Emails often contain remotely loaded content, and most email clients, the Mac Mail app included, will default to automatically loading those remote images and remote content into an email. This is convenient and desired by many as it makes HTML and rich emails appear as intended, including things like HTML signatures.
But loading of remote content in email messages can also be undesirable for some Mac users, because remotely loaded content can also be used by an email sender to serve as a read receipt, or even as an attack vector by unscrupulous types (as we see right now with the efail GPG scare). Finally, some Mac users may want to disable remote loading of content in emails because it can reduce bandwidth usage, which can be helpful for cellular plans and low speed internet connections.
We’ll show you how to disable loading of remote content found in email messages within the Mail for Mac app.
How to Disable Remote Loading of Content and Images in Mail for Mac
Disabling remote loading of content and images in Mail means you must manually approve the loading of remote images on a per-email basis.
- Open the Mail app in Mac OS
- Pull down the “Mail” menu and go to “Preferences”
- Click the “Viewing” tab
- Uncheck the box for “Load remote content in messages”
- Exit out of Mail Preferences
Going forward, all new inbound email messages with any remote content, images, read receipts and email open confirmations, rich email HTML signatures with images, and other email tracking and remotely loaded data will no longer automatically load into the email message, instead they must be approved on each email.
Approving the loading of remote content on each email message can be annoying, and emails will be unstyled and uglier by default with this setting enabled. But, it also has benefits, like preventing a sender from knowing if you opened an email message. That can be particularly useful for spammers and unsolicited emails because they often use those read receipts to confirm that an email address is valid and that someone looked at the email message. Additionally, many email HTML signatures also include those read trackers, so blocking remotely loaded content can simultaneously break the intended appearance of an email signatures with images while also stopping that read receipt behavior.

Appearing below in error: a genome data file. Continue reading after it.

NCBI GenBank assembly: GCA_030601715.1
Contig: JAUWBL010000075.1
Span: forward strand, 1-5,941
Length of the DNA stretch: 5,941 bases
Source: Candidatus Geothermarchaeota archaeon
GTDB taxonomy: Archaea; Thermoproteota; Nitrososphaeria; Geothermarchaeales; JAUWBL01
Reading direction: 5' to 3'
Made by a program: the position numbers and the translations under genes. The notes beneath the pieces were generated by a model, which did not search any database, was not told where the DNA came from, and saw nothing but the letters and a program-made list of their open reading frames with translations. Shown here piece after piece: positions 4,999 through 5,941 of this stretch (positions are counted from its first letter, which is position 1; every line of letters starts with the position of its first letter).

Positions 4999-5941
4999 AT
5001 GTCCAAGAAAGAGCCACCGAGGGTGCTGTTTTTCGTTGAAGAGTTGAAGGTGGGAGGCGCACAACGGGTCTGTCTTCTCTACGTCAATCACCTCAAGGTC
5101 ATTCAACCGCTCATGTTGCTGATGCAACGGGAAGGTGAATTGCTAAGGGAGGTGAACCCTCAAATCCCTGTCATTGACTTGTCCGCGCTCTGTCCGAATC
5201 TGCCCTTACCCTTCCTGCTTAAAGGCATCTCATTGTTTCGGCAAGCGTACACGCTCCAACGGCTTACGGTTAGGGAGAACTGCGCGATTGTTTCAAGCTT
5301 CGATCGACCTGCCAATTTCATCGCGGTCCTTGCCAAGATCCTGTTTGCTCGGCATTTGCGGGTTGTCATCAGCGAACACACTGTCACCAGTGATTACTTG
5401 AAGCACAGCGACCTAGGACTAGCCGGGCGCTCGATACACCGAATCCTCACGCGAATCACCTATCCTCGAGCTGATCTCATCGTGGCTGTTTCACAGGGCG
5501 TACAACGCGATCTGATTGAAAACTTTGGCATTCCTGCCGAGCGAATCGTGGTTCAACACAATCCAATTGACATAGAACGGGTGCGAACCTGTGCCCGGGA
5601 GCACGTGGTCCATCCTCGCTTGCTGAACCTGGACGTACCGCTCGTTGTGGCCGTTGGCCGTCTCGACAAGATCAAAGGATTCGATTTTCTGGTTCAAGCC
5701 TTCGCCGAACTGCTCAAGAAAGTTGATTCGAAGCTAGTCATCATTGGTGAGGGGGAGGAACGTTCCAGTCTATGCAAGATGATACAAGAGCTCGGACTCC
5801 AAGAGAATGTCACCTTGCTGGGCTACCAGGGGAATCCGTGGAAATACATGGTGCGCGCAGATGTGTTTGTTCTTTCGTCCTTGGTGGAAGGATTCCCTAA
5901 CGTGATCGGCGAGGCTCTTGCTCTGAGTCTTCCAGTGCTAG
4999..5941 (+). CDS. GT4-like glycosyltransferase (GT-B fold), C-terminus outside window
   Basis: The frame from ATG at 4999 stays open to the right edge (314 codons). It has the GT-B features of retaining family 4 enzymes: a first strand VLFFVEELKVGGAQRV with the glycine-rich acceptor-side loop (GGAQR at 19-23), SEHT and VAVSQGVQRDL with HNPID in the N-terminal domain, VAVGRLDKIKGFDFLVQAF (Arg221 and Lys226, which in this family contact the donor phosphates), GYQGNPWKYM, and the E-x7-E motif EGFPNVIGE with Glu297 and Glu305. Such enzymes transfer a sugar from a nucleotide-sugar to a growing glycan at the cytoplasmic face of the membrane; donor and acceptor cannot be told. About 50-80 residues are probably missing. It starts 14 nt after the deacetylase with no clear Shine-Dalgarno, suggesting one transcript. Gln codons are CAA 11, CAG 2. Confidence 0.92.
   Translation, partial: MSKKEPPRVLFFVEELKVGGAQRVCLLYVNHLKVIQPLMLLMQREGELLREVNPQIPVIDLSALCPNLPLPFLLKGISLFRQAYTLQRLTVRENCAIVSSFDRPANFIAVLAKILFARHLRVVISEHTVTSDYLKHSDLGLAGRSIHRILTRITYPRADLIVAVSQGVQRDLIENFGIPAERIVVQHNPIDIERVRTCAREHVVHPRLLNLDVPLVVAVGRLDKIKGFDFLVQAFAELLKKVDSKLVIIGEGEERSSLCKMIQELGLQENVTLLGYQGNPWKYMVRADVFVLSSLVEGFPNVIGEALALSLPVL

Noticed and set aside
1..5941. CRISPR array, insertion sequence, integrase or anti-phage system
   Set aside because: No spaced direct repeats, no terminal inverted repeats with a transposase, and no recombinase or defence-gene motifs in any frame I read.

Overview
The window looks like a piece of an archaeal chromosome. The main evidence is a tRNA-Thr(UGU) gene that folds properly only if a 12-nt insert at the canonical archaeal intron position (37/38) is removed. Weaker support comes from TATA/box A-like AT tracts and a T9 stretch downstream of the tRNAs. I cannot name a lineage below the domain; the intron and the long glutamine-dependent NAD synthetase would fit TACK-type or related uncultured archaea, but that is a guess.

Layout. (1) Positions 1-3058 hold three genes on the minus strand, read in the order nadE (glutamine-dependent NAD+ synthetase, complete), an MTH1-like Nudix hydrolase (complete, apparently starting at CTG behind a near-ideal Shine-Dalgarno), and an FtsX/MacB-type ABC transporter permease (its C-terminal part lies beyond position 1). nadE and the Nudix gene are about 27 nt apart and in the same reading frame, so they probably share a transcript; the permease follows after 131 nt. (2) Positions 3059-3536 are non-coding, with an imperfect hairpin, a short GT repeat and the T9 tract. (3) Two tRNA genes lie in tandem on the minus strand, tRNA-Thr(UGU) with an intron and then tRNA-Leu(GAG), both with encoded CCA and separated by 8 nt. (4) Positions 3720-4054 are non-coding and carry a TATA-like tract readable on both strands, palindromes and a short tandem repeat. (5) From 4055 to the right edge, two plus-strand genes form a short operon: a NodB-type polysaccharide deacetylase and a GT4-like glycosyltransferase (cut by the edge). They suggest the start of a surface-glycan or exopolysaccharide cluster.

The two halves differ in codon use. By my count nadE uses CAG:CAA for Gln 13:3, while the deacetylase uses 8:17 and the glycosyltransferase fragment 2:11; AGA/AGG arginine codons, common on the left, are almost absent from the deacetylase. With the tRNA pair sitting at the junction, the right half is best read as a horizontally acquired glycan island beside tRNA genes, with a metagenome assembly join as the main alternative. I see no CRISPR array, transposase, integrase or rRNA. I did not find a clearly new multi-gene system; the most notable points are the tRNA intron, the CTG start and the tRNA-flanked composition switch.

There are also potential security and privacy benefits to disabling remotely loaded content in messages, like preventing the efail GPG exploit (some researchers are recommending disabling remote loading content/images in addition to using Signal for encrypted communication too, at least until that security GPG bug is patched), or other potentially similar attack vectors.
This is really somewhat advanced, and whether or not it makes sense for you to disable remote loading of content in email messages is entirely up to you, your tolerance for read receipts and related privacy implications, your bandwidth, and much more. Most regular Mac Mail users will probably not want to disable this feature however.
If you’re disabling remote content loading in email messages on the Mac Mail app, you might want to also disable remote loading of content and images in email messages on Mail for iPhone and iPad as well.